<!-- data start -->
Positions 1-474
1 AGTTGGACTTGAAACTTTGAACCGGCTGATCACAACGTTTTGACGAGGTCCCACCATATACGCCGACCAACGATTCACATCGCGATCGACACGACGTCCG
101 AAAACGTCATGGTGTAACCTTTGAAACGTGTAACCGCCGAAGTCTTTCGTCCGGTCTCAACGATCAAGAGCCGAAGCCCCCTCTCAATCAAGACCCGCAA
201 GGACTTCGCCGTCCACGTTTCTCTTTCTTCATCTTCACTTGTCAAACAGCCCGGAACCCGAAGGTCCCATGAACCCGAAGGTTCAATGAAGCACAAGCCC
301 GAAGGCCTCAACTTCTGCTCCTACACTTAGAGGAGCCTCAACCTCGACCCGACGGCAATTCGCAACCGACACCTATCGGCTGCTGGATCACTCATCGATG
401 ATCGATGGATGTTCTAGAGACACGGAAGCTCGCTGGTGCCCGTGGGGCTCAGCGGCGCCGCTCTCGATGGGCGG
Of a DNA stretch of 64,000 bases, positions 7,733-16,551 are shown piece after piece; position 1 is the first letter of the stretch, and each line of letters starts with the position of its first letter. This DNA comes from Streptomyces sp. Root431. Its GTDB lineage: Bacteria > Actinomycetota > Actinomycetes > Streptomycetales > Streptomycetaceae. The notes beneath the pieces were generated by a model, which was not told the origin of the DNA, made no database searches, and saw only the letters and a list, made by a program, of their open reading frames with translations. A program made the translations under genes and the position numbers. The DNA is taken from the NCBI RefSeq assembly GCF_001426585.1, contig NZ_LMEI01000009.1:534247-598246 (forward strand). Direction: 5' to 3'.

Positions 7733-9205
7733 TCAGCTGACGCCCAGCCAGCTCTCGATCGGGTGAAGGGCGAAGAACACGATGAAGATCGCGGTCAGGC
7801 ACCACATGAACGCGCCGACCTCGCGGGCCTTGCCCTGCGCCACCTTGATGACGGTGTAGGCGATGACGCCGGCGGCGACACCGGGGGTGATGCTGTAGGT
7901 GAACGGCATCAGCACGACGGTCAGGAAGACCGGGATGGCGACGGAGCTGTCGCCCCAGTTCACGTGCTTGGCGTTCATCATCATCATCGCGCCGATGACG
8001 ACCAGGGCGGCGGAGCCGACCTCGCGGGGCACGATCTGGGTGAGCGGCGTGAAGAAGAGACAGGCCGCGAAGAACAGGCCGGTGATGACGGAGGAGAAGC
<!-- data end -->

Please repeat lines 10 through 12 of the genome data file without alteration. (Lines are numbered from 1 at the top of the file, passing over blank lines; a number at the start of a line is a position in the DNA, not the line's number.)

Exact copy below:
7801 ACCACATGAACGCGCCGACCTCGCGGGCCTTGCCCTGCGCCACCTTGATGACGGTGTAGGCGATGACGCCGGCGGCGACACCGGGGGTGATGCTGTAGGT
7901 GAACGGCATCAGCACGACGGTCAGGAAGACCGGGATGGCGACGGAGCTGTCGCCCCAGTTCACGTGCTTGGCGTTCATCATCATCATCGCGCCGATGACG
8001 ACCAGGGCGGCGGAGCCGACCTCGCGGGGCACGATCTGGGTGAGCGGCGTGAAGAAGAGACAGGCCGCGAAGAACAGGCCGGTGATGACGGAGGAGAAGC